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ARS Home » Midwest Area » Peoria, Illinois » National Center for Agricultural Utilization Research » Functional Foods Research » Research » Publications at this Location » Publication #299822

Title: Comparison of natural antioxidants and their effects on omega-3 fatty acid oxidation in fish oil

item Fhaner, Matthew
item Moser, Jill
item Bakota, Erica
item Hwang, Hong-Sik

Submitted to: Meeting Abstract
Publication Type: Abstract Only
Publication Acceptance Date: 5/4/2014
Publication Date: 5/7/2014
Citation: Fhaner, M.J., Winkler-Moser, J.K., Bakota, E.L., Hwang, H. 2014. Comparison of natural antioxidants and their effects on omega-3 fatty acid oxidation in fish oil [abstract]. American Oil Chemists Society.

Interpretive Summary:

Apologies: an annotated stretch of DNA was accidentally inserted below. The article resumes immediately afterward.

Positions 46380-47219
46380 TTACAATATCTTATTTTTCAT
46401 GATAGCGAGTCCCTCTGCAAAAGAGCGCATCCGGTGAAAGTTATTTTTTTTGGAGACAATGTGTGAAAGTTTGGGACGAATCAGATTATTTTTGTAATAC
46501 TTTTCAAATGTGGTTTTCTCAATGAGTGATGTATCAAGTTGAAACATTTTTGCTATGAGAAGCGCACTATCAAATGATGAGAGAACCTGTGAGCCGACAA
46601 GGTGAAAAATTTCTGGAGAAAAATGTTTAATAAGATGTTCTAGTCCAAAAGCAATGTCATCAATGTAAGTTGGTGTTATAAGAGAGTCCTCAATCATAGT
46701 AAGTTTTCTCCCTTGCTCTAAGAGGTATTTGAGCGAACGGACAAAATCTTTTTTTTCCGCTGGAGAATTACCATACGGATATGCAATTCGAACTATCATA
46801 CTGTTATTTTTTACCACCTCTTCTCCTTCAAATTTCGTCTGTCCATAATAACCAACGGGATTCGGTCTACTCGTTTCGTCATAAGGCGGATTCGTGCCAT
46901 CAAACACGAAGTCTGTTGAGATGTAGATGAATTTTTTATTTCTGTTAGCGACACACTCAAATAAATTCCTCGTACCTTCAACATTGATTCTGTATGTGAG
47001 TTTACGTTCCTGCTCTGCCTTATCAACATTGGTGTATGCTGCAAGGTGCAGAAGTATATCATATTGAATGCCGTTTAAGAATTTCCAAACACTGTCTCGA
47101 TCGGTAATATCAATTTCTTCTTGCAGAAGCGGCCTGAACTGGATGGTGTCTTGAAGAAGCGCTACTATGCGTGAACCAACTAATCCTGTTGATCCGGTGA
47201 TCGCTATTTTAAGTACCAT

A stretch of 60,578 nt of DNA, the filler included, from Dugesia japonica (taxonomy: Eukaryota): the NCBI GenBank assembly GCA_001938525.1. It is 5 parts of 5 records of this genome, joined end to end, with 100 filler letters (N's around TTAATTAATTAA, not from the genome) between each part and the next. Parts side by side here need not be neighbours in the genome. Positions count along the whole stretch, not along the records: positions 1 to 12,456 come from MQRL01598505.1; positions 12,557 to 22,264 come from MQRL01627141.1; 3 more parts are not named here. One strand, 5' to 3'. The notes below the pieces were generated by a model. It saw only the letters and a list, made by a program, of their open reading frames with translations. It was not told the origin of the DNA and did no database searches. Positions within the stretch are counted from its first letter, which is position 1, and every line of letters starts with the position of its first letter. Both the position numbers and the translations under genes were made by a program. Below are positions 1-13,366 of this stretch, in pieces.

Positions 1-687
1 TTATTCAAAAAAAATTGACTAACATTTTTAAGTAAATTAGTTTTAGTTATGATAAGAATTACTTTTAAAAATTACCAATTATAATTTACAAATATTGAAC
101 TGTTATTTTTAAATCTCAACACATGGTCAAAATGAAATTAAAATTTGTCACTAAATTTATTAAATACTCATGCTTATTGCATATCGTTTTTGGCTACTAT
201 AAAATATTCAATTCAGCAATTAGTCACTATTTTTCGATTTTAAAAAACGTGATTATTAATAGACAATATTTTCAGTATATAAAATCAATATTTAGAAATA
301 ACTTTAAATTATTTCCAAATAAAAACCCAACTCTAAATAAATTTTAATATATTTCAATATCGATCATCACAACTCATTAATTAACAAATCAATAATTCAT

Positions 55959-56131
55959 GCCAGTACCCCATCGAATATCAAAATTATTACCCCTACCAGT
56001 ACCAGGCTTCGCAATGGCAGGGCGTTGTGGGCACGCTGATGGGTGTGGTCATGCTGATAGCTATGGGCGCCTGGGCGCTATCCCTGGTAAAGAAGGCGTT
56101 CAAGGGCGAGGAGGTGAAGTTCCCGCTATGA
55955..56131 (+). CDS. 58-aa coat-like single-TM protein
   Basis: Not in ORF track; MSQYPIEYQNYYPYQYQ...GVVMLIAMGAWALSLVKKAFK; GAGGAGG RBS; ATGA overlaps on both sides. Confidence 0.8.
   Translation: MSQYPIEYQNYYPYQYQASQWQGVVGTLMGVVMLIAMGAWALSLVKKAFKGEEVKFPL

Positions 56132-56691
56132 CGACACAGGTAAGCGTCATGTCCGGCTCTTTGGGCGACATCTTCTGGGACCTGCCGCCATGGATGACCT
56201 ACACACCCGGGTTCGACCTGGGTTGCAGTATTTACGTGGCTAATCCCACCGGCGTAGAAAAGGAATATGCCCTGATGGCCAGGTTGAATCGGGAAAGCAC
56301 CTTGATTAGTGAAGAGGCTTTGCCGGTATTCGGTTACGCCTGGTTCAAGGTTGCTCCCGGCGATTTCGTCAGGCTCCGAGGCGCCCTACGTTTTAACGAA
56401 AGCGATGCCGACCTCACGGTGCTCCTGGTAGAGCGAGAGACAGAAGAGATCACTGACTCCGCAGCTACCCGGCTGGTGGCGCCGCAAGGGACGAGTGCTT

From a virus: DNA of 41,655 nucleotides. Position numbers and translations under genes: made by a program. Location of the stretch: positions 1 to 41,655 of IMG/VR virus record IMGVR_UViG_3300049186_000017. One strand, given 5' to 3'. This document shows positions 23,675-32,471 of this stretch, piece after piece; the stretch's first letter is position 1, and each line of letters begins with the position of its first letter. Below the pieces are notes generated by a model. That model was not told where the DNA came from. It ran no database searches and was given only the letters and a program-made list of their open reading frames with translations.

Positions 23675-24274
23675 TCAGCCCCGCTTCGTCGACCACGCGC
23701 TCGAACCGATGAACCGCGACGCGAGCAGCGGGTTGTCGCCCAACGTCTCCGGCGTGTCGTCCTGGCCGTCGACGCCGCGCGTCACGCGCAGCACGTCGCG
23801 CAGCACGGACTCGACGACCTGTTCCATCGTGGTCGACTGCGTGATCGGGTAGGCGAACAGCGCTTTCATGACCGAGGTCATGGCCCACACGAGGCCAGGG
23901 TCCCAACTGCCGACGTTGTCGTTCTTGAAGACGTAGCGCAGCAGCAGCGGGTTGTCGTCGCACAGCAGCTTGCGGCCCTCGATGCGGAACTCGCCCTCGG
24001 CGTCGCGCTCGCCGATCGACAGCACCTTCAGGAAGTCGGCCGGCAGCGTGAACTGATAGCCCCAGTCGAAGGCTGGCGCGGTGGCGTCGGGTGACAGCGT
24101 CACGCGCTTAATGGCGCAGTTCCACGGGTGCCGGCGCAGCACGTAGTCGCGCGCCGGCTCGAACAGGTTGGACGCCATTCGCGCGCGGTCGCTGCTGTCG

Technical Abstract: Polyunsaturated fatty acids (PUFA), such as the omega-3 fatty acids eicosapentaenoic acid (EPA) and docosahexaenoic acid (DHA), have been found to offer a variety of health benefits including cardiovascular protection, anti-inflammatory effect and human development. It is known that fish and algae oil contain large amounts of both EPA and DHA, which has spurred the use of fish oil capsules as health supplements. Another recent trend among food researchers has been the use of natural antioxidants in food preservation. There is a growing body of literature that has shown natural antioxidants prove as suitable replacements for historically used synthetic antioxidants, which can cause negative health consequences. Our lab investigated a number of natural antioxidants, including CSF and oryzanol, which have previously been studied in frying oils. These antioxidants were compared against the natural antioxidant, rosemary extract, which has gained much interest as a potential antioxidant within the food sciences and the synthetic antioxidant butylated hydroxytoluene (BHT). Peroxide value, fatty acid composition, headspace analysis, p-anisidine value and conjugated diene value were all used to determine the antioxidant effects of each treatment and our findings, conclusions and future implications will be discussed.